But what I want to suggest here is not simply that Total Wine uses bogus arguments against retailer wine shipping in order to put the government to work protecting Total Wine from competition. This should be perfectly obvious. Instead, I want to suggest there is a correlation between the degree to which a company or organization’s benefits from the three-tier system of wine distribution and the likelihood that the company will oppose consumer-friendly regulations.
Total Wine, like most wholesalers, is completely dependent upon the three-tier system of distribution. The Three Tier laws require that retailers like Total Wine procure the vast majority of their inventory from wholesalers. Now it’s true also that smaller, fine wine retailers also procure most of their inventory from wholesalers. However, the clients of small, fine wine retailers tend to be looking for something more than cheap, private label brands. They tend to be looking for special wines and they are looking for a more intimate, customer friendly experience, rather than a big box experience.
To put it another way, the primary business relationship of large, big-box retailers like Total Wine is focused on wholesalers. The primary business relationship of smaller, fine wine retailers is on the customers and client. This difference determines not only how the organization will react to the legal and regulatory environment surrounding alcohol, but will also determine if that reaction is pro-consumer or anti-consumer. Total Wine’s response to the Connecticut retailer wine shipping legislation ignores the needs and desires of consumers entirely.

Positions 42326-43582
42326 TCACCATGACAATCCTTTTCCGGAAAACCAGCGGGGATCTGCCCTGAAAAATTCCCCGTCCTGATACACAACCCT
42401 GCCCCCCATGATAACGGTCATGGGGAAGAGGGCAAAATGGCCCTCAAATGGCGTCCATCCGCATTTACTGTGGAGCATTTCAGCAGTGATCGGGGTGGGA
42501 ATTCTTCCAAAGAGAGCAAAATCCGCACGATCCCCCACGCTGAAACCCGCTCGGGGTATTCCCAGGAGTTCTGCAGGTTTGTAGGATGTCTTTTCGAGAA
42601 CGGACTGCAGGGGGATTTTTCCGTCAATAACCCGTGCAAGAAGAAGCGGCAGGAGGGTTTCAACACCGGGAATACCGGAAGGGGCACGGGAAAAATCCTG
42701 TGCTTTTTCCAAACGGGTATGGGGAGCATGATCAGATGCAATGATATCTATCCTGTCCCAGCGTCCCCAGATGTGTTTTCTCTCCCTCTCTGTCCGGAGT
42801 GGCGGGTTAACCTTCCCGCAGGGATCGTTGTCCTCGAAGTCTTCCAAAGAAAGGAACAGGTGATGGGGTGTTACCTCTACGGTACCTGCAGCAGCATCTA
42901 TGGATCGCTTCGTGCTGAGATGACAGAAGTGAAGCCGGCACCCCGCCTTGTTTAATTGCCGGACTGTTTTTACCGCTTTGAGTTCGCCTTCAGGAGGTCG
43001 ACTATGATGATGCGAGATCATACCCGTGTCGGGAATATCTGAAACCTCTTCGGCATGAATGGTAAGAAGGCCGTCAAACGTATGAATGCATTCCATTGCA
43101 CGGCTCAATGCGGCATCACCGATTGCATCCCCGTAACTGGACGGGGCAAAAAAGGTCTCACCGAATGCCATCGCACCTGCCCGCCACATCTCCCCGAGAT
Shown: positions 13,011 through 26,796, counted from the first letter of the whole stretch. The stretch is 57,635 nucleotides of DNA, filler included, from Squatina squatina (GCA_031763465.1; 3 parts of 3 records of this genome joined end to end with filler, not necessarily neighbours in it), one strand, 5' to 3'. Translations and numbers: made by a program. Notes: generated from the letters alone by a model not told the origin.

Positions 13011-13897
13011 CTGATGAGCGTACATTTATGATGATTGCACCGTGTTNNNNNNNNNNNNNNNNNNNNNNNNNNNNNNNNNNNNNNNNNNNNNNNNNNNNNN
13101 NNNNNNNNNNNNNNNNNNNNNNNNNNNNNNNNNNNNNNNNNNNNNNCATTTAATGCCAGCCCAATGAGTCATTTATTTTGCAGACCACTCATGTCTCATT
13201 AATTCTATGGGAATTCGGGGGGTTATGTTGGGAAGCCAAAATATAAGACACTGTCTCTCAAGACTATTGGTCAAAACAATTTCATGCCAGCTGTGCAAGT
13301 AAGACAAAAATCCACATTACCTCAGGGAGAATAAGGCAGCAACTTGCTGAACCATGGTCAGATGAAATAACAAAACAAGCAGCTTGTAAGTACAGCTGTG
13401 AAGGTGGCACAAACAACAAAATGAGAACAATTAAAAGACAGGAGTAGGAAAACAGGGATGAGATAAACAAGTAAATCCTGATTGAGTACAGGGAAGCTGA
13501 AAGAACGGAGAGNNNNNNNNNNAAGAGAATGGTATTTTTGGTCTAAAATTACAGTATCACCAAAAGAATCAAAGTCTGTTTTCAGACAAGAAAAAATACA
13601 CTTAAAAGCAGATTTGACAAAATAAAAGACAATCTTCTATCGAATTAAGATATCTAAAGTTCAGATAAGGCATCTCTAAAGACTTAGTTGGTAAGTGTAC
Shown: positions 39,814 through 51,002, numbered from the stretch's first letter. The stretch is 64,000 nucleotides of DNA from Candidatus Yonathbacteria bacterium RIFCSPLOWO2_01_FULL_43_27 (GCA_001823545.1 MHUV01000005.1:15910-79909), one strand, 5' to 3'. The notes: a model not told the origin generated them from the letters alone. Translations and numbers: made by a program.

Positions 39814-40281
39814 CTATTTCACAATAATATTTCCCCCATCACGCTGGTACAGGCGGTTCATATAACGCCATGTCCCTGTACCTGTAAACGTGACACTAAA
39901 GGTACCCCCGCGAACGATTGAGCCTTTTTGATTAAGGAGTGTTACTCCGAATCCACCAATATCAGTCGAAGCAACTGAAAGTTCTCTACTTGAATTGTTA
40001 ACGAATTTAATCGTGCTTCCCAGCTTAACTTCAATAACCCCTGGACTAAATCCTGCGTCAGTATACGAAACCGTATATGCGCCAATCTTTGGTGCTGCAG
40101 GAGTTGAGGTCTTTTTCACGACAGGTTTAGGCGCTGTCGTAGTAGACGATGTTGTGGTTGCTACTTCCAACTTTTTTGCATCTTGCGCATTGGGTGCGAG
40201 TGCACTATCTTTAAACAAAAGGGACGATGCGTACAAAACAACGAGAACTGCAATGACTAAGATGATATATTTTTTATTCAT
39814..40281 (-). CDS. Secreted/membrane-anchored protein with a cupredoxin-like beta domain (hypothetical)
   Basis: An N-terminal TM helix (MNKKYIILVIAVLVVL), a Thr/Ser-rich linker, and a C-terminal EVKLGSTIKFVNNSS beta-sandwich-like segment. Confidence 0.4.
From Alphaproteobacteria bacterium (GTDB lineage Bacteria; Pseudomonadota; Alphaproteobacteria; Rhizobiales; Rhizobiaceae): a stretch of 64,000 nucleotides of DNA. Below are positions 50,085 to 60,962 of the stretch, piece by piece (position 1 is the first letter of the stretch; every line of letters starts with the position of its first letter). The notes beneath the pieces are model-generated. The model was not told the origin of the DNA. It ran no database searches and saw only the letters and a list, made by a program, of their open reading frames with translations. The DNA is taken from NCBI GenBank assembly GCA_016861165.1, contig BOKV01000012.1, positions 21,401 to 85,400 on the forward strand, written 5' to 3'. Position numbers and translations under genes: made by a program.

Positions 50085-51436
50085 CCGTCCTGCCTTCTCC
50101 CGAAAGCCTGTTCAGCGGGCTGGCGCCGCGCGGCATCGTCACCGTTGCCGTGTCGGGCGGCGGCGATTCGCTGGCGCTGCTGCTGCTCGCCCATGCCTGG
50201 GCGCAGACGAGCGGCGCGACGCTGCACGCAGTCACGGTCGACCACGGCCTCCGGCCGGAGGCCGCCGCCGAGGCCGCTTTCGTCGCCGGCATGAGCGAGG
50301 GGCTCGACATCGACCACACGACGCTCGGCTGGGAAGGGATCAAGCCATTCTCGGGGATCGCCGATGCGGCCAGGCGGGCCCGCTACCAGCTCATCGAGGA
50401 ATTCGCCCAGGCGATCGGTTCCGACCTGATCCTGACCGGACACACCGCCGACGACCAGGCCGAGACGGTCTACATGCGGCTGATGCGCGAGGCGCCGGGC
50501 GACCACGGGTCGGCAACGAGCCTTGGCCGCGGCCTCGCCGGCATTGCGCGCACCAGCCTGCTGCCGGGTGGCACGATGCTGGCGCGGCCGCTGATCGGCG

What’s important to understand is that the three-tier system of alcohol distribution is not entirely anti-consumer. What we know is that the three-tier system remains completely intact and undisturbed by interstate shipment of wine from either wineries or retailers. The three-tier system defines the logistics and route to market taken by a wine that is destined to be sold by a retailer. It isn’t meant to define how a consumer accesses wine. There is a big difference as the direct to consumer shipping channel makes clear.
However, the three-tier system does define how a wholesaler operates. And it defines how a retailer operates. If a business model has been built around this kind of operation or, as in the case of wholesalers, provides a distinct industry advantage, then that advantage will be protected at all costs. Wholesalers and retailers like Total Wine only see threats to the three-tier system when they see any allowed business operation that in any way appears to disturb the advantages provided by the three-tier system. In other words, laws and regulations are understood by the likes of Total Wine and wholesalers as a zero-sum game with consumers having no place in their minds at the game table.
One of the strange ironies of Total Wine’s testimony in Connecticut is that they also argue that one part of the proposed legislation that lifts some restrictions on the state’s retailers is necessary in order to compete with online retailers:
“Package stores must be allowed to compete in this ever-changing retail environment. Alcohol retailers in Connecticut are severely restricted in the use of coupons, online incentives, and customer loyalty opportunities that retailers in other states and online retailers can employ. Brick and mortar package stores must be given the tools to compete in this ever-changing market place.
While Total Wine argues they need more privileges as a retailer in order to compete with online retailers, they also argue that they should be able to operate in Connecticut free from competition from online retailers. That’s a tough circle to square.